Is Ultram addictive?

Yes, Ultram and Ultram ER (tramadol hydrochloride) can be addictive. In fact, the makers of Ultram even issued a new warning with the FDA about the dangers of Ultram. Learn who can get addicted to Ultram and who doctors recommend stay away from this narcotic pain killer here.

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Opioid pain killers can be addictive

All opioid analgesics carry the risk of addiction, even under appropriate medical use. According to the FDA and the manufacturers of Ultram tablets (a.k.a. tramadol hydrochloride), proper pain management  rarely results in addiction to opioid analgesics such as Ultram ER. But the jury is not out yet on addiction rates among chronic pain patients. Nonetheless, experts recommend that anyone prescribed opioids for pain should be watched for signs of abuse and addiction.

Will I get addicted to Ultram?

Not necessarily. But you may become physically dependent on the drug (have withdrawal symptoms when you stop taking it) or develop a tolerance for Ultram (need more of the drug to achieve the same initial effect). Generally, tolerance and/or withdrawal are more likely to occur the longer you use Ultram continuously. Physical depedence and developed tolerance for Ultram, however, are separate and distinct from drug abuse and drug addiction.

Signs of Ultram addiction

Drug addiction and addiction to Ultram are characterized by behaviors that include one or more of the following:

  1. Craving Ultram
  2. Compulsive use of ultram
  3. Continued use of ultram despite negative consequences
  4. Loss of control over Ultram use
  5. Non-medical use of Ultram

Ultram warning: who should not take Ultram

Although it may seem obvious, doctors should not prescribe Ultram to people who are predisposed toward addiction or who use alcohol in excess.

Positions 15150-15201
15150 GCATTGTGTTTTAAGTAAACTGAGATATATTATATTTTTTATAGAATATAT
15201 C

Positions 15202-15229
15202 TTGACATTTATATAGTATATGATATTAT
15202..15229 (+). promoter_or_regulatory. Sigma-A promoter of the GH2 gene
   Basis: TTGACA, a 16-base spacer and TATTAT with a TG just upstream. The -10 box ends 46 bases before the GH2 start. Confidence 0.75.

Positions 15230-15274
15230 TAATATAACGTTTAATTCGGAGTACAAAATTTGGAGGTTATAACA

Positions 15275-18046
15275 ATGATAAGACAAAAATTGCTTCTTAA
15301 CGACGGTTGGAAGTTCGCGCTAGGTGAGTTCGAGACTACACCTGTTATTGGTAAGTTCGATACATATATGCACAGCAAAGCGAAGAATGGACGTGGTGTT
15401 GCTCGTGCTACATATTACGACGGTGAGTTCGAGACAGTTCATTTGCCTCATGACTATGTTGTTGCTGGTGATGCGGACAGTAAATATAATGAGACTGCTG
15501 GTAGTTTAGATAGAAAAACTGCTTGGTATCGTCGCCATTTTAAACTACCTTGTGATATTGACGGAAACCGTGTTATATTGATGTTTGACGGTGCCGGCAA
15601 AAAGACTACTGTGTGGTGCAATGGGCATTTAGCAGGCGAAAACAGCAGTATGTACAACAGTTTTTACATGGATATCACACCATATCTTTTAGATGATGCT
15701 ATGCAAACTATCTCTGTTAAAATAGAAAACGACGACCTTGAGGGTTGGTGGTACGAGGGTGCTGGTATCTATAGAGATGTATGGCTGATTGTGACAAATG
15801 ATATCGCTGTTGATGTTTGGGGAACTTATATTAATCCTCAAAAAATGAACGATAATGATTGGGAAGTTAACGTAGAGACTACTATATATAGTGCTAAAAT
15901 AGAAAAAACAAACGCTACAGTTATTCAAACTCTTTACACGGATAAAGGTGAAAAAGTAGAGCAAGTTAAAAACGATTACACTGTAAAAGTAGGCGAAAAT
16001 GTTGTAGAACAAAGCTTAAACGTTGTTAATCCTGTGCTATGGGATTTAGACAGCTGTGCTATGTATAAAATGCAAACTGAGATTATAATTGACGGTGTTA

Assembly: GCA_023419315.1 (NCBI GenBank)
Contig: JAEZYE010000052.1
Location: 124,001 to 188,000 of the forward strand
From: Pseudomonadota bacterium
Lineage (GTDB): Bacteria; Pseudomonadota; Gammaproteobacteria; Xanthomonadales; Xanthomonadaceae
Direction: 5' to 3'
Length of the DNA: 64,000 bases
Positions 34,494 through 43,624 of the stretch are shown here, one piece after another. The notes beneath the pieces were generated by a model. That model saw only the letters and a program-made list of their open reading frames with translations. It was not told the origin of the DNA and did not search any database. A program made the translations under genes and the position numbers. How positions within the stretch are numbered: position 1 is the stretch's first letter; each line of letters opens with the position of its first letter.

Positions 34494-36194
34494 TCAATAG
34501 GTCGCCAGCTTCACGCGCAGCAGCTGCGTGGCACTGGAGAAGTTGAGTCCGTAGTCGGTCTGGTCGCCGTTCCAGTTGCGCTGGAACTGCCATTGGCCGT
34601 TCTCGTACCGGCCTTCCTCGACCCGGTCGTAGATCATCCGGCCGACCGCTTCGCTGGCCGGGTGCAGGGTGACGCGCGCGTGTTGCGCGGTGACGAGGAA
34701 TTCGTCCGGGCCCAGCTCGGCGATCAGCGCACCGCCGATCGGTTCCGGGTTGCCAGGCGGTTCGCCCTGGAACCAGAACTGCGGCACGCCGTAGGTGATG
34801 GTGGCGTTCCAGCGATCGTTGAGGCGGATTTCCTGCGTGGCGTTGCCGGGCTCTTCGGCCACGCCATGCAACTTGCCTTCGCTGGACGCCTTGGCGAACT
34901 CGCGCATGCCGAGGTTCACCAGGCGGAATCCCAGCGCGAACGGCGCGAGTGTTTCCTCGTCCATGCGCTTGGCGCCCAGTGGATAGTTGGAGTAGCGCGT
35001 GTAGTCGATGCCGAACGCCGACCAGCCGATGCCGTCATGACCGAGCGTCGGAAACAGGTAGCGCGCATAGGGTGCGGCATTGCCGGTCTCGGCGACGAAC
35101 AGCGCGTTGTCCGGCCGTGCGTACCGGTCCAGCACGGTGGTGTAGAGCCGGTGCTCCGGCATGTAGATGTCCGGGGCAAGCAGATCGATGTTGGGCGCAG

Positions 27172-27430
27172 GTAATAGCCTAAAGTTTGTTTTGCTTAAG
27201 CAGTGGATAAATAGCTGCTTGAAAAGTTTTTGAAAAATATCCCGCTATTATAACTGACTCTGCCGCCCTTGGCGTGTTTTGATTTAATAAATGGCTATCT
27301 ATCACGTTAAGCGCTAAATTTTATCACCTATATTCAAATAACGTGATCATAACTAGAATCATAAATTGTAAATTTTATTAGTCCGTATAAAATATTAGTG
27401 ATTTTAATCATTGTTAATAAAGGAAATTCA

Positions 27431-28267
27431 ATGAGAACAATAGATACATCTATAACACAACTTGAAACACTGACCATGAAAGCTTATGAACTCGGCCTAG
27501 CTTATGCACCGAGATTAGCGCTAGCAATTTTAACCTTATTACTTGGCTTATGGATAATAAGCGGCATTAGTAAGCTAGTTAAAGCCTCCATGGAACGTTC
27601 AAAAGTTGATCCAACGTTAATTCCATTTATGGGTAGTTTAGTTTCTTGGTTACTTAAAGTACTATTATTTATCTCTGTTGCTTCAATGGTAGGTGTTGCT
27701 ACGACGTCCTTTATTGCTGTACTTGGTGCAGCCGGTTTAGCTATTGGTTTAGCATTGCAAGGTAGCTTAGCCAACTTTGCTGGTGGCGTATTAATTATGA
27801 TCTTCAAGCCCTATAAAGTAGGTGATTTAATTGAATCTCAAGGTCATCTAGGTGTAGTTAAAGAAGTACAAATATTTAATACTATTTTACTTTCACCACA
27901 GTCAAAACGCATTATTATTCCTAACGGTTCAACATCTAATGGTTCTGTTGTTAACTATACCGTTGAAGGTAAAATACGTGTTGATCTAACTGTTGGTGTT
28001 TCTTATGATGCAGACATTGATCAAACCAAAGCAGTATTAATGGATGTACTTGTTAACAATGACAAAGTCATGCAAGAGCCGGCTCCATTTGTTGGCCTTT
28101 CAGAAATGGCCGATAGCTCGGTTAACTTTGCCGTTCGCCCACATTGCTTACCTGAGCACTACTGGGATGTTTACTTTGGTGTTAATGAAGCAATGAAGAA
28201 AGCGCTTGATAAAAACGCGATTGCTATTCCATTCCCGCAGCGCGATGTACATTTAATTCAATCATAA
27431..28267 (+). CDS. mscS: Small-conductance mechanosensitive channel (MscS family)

Likewise, doctors are advised to use caution when prescribing the opioid to people who experience emotional disturbance or depression. The idea here is that Ultram can trigger suicide. Furthermore, doctors are warned against prescribing ultram to people who express suicidal thoughts or feelings or who are taking tranquilizers or antidepressants. Instead, researchers recommend that doctors consider non-narcotic analgesics for people who match the following profiles:

  • experiencing emotional disturbance
  • experiencing depression
  • feeling suicidal
  • prone to addiction
  • taking antidepressants
  • taking traquilizers
  • use alcohol in excess

Where to go for Ultram help

If you suspect that you may be developing an addiction to ultram, speak with your prescribing doctor first. Honesty is always the best policy when looking at drug addiction, so report the frequency and dosage of Ultram use with a clear conscience. Your doctor can then help recommend a course of action for you. IF you don’t feel comfortable talking with your prescribing doctor, seek help from your family doctor, general practitioner, addiction counselor, or treatment center. You can get help. Self-reporting is the first step.

Reference source: FDA warning for Ultram
About the author
Lee Weber is a published author, medical writer, and woman in long-term recovery from addiction. Her latest book, The Definitive Guide to Addiction Interventions is set to reach university bookstores in early 2019.
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